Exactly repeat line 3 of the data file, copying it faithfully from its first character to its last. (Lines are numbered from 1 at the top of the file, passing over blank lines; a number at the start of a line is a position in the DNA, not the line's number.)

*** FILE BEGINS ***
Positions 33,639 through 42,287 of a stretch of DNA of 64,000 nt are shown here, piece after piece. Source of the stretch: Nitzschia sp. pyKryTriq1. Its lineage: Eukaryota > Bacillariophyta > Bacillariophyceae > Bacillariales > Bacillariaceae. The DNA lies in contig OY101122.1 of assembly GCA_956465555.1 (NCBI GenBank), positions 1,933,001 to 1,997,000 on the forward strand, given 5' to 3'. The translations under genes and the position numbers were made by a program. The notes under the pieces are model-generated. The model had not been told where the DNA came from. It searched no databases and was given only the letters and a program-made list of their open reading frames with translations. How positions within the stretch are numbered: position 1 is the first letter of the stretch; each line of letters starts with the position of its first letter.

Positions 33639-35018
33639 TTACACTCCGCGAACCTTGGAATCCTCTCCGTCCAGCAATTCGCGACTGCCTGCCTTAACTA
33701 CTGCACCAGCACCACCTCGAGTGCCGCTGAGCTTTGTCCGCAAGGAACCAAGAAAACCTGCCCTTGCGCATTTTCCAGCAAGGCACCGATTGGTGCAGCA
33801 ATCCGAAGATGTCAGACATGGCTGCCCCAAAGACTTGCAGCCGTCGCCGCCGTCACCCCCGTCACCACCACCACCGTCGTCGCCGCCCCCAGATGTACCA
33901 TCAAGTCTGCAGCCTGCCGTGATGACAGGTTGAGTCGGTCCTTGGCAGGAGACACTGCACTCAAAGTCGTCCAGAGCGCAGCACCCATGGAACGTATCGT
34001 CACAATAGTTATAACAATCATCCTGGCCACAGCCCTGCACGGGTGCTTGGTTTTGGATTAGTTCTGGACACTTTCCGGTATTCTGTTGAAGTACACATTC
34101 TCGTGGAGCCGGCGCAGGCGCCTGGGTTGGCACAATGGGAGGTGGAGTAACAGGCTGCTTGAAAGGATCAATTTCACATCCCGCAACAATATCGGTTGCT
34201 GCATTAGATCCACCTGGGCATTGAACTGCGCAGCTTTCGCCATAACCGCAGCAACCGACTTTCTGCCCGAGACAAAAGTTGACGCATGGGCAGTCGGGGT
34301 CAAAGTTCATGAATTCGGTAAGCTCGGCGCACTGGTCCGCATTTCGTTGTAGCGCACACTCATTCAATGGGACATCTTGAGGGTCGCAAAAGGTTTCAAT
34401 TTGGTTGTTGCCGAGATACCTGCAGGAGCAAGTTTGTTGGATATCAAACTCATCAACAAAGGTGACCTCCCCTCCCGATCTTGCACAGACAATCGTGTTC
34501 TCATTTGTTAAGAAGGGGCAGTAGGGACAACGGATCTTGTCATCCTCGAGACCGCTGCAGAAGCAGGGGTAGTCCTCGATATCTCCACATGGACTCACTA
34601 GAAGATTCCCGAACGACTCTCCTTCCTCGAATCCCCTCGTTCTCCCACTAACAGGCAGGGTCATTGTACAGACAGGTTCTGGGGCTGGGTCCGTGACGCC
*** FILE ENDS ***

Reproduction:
33639 TTACACTCCGCGAACCTTGGAATCCTCTCCGTCCAGCAATTCGCGACTGCCTGCCTTAACTA